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Author: Stephan Lee (1-10 of 548)

Read an excerpt from 'The Infinite Sea' by Rick Yancey

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The Fifth Wave rocked earth back in 2013, garnering rave reviews and hordes of fans. The alien invasion survival story by Rick Yancey — about a girl named Cassie Sullivan left to fend for herself in a decimated world — has already caught Hollywood’s attention: Sony Pictures has a film in the works with Chloë Grace Moretz to star. The release is planned for Jan. 29, 2016.

In the meantime, the sequel, The Infinite Sea, will hit shelves on Sept. 16 this year. See below for an exclusive, action-packed excerpt! READ FULL STORY

Get a sneak peek at the next Wimpy Kid book 'The Long Haul'

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We’re pretty sure someone’s going to get carsick in The Long Haul, the ninth book in the Wimpy Kid franchise by Jeff Kinney. Before you ride shotgun in the Heffleys’ minivan on Nov. 4, Abrams will be handing out an excerpt tomorrow at Comic-Con — but if you can’t make it to San Diego, you can see it even earlier right here. In the exclusive excerpt below, the whole Wimpy family takes off on a road trip in Heffley style: Greg fends off a deranged seagull, Mr. Heffley fights his bridge-o-phobia, and everyone fights over the radio dial. READ FULL STORY

'Eat Pray Love' author Elizabeth Gilbert on the books of her life

To celebrate the paperback publication of her triumphant return to fiction, The Signature of All Things, Elizabeth Gilbert, author or Eat, Pray, Love, talked to us about the books she loves, her literary blind spots, and the works that have shaped her as a writer and as a person.

My favorite childhood books
The Wizard of Oz series. Those stories are such a wild and unpredictable protofeminist mythological fever dream. What’s not to love? Also, as a restless farm girl myself, I identified, big-time.

The book I enjoyed most in school
In third grade, a thoughtful teacher introduced us to The Phantom Tollbooth. I think school reading pretty much peaked right there.

A book I read in secret
I am a child of the 1970s, so my secret reading was—and could only ever have been—that thrillingly wicked mixed classic cocktail of Forever and Flowers in the Attic.

The book that cemented me as a writer
I love that you think I’m cemented as a writer.

The books I’ve read over and over
The only things I can go back to forever and ever, without tiring, are certain poems. Walt Whitman will always be there. Also, Sharon Olds, Jack Gilbert, Seamus Heaney, Hafiz, Tennyson, good old Mary Oliver. I suppose this is because reading poetry is like listening to music, and you never get tired of your favorite songs.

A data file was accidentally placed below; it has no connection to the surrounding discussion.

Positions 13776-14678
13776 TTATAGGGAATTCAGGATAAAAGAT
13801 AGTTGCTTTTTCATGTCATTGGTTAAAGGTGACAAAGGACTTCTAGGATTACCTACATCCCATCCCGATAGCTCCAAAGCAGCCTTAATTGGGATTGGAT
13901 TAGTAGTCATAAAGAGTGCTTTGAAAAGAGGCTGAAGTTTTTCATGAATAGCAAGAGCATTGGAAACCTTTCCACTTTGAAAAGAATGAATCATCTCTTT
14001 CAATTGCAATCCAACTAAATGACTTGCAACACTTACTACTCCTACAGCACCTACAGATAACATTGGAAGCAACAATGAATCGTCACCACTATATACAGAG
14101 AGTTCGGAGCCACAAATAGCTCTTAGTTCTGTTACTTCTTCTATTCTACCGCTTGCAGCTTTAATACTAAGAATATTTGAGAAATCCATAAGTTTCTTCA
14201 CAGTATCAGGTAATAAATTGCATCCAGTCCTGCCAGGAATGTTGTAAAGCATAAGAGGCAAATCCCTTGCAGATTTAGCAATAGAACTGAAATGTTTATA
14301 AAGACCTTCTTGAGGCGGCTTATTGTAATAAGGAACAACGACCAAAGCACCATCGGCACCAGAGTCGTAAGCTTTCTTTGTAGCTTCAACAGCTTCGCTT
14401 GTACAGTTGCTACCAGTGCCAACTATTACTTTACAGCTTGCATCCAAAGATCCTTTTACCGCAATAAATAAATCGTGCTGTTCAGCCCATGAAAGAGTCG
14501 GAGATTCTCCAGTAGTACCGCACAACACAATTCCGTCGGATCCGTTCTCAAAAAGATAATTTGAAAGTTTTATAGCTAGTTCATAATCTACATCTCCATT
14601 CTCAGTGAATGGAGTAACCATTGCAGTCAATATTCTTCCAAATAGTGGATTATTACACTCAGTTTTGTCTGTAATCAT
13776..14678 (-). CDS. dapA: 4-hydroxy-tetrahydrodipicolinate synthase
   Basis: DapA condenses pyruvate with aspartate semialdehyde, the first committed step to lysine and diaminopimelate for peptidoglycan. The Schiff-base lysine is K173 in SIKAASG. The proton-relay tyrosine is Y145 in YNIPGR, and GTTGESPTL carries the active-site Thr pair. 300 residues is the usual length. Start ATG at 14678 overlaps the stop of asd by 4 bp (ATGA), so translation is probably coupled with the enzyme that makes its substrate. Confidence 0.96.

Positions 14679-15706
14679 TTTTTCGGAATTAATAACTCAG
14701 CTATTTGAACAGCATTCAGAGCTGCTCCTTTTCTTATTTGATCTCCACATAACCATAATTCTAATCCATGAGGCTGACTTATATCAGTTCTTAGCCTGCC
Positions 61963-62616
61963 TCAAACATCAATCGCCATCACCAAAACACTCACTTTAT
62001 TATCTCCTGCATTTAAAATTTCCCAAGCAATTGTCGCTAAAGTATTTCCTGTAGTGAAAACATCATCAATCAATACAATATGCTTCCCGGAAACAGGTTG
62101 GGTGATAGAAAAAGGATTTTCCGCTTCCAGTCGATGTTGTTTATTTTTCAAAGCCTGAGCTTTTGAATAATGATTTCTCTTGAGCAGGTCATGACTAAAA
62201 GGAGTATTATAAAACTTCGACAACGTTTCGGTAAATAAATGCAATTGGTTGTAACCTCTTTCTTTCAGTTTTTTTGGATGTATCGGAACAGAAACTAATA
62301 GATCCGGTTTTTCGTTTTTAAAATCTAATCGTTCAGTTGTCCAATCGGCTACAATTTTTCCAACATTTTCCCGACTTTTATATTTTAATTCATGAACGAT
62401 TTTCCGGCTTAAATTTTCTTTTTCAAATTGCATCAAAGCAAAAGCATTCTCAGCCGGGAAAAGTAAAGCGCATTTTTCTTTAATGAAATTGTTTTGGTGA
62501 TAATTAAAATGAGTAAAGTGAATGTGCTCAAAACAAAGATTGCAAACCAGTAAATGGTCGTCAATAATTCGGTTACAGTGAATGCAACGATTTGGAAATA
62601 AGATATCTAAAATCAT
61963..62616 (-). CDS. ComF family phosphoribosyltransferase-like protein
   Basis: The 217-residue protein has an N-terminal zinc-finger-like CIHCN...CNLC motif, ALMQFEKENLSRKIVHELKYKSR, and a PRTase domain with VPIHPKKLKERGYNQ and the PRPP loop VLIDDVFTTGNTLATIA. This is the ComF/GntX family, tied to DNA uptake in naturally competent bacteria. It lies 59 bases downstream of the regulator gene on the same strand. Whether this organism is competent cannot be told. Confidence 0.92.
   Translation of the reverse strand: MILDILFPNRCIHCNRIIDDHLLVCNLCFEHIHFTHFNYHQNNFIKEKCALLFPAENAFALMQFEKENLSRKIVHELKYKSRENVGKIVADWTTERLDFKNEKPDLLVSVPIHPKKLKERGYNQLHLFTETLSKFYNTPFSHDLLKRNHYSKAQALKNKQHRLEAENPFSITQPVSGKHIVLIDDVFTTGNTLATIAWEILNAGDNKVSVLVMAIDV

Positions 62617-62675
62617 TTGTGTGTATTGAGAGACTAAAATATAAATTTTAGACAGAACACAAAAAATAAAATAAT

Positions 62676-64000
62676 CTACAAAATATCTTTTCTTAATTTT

A classic I’m embarrassed to say I’ve never read
God help me, but it’s Ulysses. I’ve tried a dozen times, but I’ve never gotten past the opening pages. I feel like I’m being punk’d whenever I try to read post-Dubliners James Joyce. I always want to look up from the book and ask everyone in the world, “Seriously?! You guys are seriously following this?” READ FULL STORY

David Levithan to release musical-novel spinoff to 'Will Grayson, Will Grayson'

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Jazz hands at the ready!

Tiny Cooper, described as “the world’s largest person who is really, really gay,” stole our hearts when he debuted in Will Grayson, Will Grayson, the 2010 YA novel co-written by The Fault in Our Stars author John Green and Every Day author David Levithan. Four years later, Levithan is giving us a closer, more razzle-dazzle glimpse at the larger-than-life character with the full script of the musical Tiny was working on in Will Grayson. So meta!

Hold Me Closer: The Tiny Cooper Story (March 2015) will tell of Tiny’s birth up to his ongoing quest for true love, complete with “big, lively, belty” musical numbers. We talked to David Levithan about what exactly a “musical-novel, novel-musical” entails and how he pulled it off. READ FULL STORY

Lena Dunham's book tour features spectacular roster of guests

The hype for Lena Dunham’s first book Not That Kind of Girl might be even louder than we expected — this will be the bookstore equivalent of a Beyonce and Jay-Z stadium concert tour. Dunham announced the dates for Not That Kind of Tour today, and the lineup of special guests is absurdly amazing. Certain stops will feature local talent (you can apply to an open call on Dunham’s website), but others will feature well-known women, including fellow Apatow collaborator Amy Schumer, poet and memoirist Mary Karr, Portlandia star Carrie Brownstein, filmmaker Miranda July, and novelist Zadie Smith.

See below for a full list of stops for Not That Kind of Tour: READ FULL STORY

Tote this! 10 great summer paperbacks

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No one wants to lug a hardcover to the beach. Luckily, there are some literary gems out in paperback and on e-readers. The best news? Their digital prices dropped, too.

FIRST UP: The Patron Saint of Ugly

Amazon picks best books of 2014 so far

Redeployment

2014 is about half over, and the Amazon team has already chosen their top 10 books of the year so far, just in time for you to make a few additions to your summer reading list before the avalanche of prestige titles hits in the fall. There are already books here that will likely make plenty of top 10 lists at the end of the year, including Redeployment by Phil Klay, as well as some books that should have been a bigger deal: Red Rising by Pierce Brown, anyone?

In case you’re wondering, none of the books in Amazon’s top 10 is a Hachette title, although a few made the top 20: To Rise Again at a Decent Hour by Joshua Ferris (#11), The Fever by Megan Abbott (#14), and Those Who Wish Me Dead by Michael Koryta (#19). See below for Amazon’s list: READ FULL STORY

Young adult at heart: literary classics imagined as YA books